The debate on gun control has caused many to question the wording of the Second Amendment and what our forefathers really meant when they wrote it.
Constitutional expert Robert McWhirter dissects the amendment and why it was first devised. The right to bear arms was ratified in December 1791, and the exact wording the right is worded as such:
A well regulated Militia, being necessary to the security of a free State, the right of the people to keep and bear Arms, shall not be infringed.
The term “militia” in today’s terms is most similar to the National Guard. The militia was extremely important when this was first constructed. They were the biggest security force for the government and filled a variety of roles, McWhirter says. Individuals were encouraged to own guns because it was the most reasonable way to overthrow the tyranny of government. McWhirter explains that today it wouldn’t help with that so much considering how much stronger the country’s military is now compared to then.
There wasn’t much talk or debate when it was created. McWhirter says there was more discussion on the Third Amendment about the government not being able to ask people to host soldiers in times of peace or war. It’s something that’s not even relevant to the people in the 21st century. In fact, the history of the Second Amendment has roots in race problems and preventing any revolts led by black people.
“That was the purpose of the militia,” McWhirter says. “The southern states would not often send their arms to the continental army because they wanted to make sure they were there to suppress any slave rebellion.”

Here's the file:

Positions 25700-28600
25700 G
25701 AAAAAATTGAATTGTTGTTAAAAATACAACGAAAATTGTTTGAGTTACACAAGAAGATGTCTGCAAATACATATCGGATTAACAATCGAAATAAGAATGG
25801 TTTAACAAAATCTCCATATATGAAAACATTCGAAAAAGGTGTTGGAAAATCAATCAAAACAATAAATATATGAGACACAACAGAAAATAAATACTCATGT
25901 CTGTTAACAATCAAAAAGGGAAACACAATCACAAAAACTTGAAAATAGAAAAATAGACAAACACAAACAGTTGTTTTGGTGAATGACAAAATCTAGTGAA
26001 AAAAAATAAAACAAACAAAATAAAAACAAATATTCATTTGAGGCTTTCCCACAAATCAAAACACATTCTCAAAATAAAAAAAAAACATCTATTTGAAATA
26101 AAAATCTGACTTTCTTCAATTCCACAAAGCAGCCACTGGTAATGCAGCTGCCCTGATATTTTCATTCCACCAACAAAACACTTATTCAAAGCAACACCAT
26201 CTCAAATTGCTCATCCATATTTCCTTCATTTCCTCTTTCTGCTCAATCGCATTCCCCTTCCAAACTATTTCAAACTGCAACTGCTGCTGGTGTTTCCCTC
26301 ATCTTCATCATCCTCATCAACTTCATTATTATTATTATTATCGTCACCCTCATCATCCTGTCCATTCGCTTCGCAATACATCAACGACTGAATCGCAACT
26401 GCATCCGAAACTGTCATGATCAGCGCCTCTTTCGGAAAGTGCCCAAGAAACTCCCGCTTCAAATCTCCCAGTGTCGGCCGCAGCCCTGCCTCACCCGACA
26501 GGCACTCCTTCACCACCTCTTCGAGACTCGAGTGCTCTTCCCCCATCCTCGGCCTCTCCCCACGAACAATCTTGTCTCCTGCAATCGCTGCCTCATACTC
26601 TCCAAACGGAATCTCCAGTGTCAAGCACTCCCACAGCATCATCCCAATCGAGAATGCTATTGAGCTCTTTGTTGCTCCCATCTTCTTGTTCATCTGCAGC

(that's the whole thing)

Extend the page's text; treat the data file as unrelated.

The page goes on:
The one thing that was regulated in the late 18th century was how black powder, or gun powder, was stored. Because it was extremely volatile, the owner had to follow rules on how to store it. However, they could own as much of it as they wanted to.
“The part of the country with the greatest tradition of gun control is the Deep South,” McWhirter says. “All black people were prevented from owning guns… At first it was indentured servants, and then it became purely race centered. Now it’s an argument for the individual right… Anything black people were denied, that’s now a right.”
The writers of the constitution could have never predicted the kind of technology revolving around guns that there is today. McWhirter says it’s hard to know what rules they would have enforced. The forefathers understood the right in context of a regulated militia. There’s no say on how people in the 1790s would govern gun control in the 2010s.